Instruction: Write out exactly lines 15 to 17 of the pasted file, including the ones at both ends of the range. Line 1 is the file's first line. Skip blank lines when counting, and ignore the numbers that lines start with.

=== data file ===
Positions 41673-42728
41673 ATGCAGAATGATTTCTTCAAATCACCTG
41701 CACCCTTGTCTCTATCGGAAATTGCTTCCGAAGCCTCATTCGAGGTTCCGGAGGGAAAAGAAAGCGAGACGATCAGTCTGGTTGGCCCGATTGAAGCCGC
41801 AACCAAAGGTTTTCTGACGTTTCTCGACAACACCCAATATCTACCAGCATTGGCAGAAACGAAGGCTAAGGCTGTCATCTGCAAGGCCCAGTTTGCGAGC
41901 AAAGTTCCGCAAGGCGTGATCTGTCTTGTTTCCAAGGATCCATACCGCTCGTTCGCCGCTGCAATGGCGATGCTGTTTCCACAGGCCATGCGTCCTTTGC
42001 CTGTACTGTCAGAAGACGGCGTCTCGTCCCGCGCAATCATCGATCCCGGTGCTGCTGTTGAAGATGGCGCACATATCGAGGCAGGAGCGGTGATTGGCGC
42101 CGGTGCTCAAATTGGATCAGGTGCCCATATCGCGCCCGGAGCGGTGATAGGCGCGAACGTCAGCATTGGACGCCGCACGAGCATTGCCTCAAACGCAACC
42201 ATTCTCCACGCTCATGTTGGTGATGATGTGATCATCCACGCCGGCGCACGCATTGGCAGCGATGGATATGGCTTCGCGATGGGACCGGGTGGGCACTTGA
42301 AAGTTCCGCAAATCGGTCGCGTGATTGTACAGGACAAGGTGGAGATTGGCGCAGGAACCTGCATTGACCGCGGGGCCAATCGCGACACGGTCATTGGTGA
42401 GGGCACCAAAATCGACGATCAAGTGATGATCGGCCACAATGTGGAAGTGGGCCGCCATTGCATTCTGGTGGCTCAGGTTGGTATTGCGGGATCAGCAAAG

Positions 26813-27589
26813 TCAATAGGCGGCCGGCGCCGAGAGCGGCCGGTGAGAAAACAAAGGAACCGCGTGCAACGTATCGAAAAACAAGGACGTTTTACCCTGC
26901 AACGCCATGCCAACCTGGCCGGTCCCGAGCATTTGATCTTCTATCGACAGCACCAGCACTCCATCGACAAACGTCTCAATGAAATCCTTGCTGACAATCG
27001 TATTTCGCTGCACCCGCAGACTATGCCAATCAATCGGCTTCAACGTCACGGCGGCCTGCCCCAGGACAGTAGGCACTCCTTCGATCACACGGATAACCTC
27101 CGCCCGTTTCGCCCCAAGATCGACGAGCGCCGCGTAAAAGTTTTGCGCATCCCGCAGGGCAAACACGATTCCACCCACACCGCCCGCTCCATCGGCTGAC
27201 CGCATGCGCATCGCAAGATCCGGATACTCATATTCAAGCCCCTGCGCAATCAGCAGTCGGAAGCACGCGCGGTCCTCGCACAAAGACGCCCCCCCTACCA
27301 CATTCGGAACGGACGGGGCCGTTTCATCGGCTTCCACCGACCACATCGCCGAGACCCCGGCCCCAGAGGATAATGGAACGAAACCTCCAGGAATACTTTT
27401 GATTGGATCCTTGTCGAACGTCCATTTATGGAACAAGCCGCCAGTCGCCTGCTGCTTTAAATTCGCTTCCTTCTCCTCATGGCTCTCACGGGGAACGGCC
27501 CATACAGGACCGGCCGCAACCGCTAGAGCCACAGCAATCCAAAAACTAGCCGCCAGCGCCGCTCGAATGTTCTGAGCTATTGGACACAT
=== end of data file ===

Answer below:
27101 CGCCCGTTTCGCCCCAAGATCGACGAGCGCCGCGTAAAAGTTTTGCGCATCCCGCAGGGCAAACACGATTCCACCCACACCGCCCGCTCCATCGGCTGAC
27201 CGCATGCGCATCGCAAGATCCGGATACTCATATTCAAGCCCCTGCGCAATCAGCAGTCGGAAGCACGCGCGGTCCTCGCACAAAGACGCCCCCCCTACCA
27301 CATTCGGAACGGACGGGGCCGTTTCATCGGCTTCCACCGACCACATCGCCGAGACCCCGGCCCCAGAGGATAATGGAACGAAACCTCCAGGAATACTTTT